The 175-pound junior point guard has silenced doubters and solidified his legacy on the Plains
Jared Harper has heard it all before.
“You’re too small.”
“You’re too short.”
“You’ll never play in…” fill in the blank.
Yes, the 5-foot-11 Harper has spent his entire basketball life dealing with doubters. But instead of letting them beat him down or hold him back, the diminutive Auburn point guard has used his detractors as motivation to make him what he is today—one of the best basketball players in the SEC.
“That has been the knock on him his whole life, and that’s why he plays with a chip on his shoulder,” said George Washington, Harper’s coach at Pebblebrook (Georgia) High School.
Washington, whose teams a few years back featured Harper in tandem with former Alabama standout and NBA lottery pick Collin Sexton, quickly recalls some of the things the little man with “the heart of a giant” heard as he was coming up.
People told him he was too little to be a point guard in Class 7A basketball in Georgia, so he went out and dominated that level. They told him he would never be recruited by major colleges, so he earned a scholarship to Auburn. They told him he would never do well at Auburn, so he earned SEC Freshman of the Week honors twice in his first season and was named second team All-SEC by the Associated Press and the SEC coaches after his second. None of this surprised Washington, however.
“He hears that criticism and rather than get upset about it, he embraces it,” Washington said. “What I have always loved about Jared is that he’s not going to tell you he can do something, he’s going to show you he can do it.”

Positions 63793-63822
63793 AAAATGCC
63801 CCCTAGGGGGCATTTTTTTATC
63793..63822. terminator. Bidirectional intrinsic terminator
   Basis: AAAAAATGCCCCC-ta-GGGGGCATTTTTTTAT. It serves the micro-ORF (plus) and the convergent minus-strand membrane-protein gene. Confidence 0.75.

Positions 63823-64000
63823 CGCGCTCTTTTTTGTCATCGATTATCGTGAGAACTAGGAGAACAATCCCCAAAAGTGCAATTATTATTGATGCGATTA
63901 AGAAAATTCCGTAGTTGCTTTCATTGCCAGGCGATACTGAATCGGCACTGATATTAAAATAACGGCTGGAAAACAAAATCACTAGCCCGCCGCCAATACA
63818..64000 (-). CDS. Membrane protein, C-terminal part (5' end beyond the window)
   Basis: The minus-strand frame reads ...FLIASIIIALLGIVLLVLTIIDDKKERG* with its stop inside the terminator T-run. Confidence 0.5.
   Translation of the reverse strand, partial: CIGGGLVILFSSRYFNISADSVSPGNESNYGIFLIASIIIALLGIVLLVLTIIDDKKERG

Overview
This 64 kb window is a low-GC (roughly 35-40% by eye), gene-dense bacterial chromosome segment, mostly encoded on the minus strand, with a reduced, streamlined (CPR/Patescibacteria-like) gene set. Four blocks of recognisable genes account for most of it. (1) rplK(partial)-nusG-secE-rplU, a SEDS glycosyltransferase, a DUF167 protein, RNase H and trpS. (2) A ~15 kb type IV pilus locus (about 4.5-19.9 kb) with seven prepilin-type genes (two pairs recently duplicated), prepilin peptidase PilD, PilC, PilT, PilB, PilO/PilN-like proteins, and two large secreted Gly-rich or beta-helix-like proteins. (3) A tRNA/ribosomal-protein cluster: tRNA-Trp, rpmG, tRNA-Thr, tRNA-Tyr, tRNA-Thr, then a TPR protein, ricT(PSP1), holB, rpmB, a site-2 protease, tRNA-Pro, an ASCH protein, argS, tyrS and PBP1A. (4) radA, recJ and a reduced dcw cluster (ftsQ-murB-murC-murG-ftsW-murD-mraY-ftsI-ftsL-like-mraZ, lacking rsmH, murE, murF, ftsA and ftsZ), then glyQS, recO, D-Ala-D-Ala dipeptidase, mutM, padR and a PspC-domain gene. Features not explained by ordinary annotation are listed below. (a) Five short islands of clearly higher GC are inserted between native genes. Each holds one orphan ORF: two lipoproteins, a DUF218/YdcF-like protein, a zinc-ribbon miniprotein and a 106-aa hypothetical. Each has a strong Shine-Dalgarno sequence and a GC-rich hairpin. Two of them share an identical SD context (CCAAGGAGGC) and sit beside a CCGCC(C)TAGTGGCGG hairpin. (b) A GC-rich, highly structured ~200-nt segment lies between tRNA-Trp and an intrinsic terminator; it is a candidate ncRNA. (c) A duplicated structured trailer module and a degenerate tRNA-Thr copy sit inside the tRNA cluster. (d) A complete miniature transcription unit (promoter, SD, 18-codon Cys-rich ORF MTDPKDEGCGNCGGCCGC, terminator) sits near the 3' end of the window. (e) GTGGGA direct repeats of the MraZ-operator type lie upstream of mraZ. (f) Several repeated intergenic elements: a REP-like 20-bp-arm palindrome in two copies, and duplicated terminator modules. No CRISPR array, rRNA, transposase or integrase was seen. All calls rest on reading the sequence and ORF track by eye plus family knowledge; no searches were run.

There is no doubt Harper has been a big part of an Auburn squad that stands 21-7 overall, 10-7 in the SEC and on the brink of its second consecutive trip to the NCAA Tournament—something that hasn’t happened since Sonny Smith’s Tiger teams went five straight years from 1984-1988.
Auburn is currently tied with South Carolina for fourth in the league standings with its regular-season finale coming up Saturday against Tennessee at home. The Tigers also swept rival Alabama this year, including a 66-60 win in Tuscaloosa on Tuesday night that may have put a pin in Bama’s NCAA Tourney balloon for this season.
Harper came up huge in that victory, scoring 16 points, including two layups within the game’s final 1:10 that sealed it for the Tigers. It was simply what he expected from his experienced point guard, Auburn coach Bruce Pearl said. “Put the ball in his hands, get out of the way and let him go downhill,” Pearl said.
Once again, a tall challenge met head-on by Harper.
“I was definitely going to attack,” Harper said. “I knew coming down the stretch I was going to have to finish. It was on me.”
It’s something he’s made a habit of this season, whether it was finishing off a team late as he did Alabama or earlier in the season when he scored 21 of his team’s last 25 (and a career high 31 total) in an overtime win over UAB or early with some of the league’s best 3-point shooting.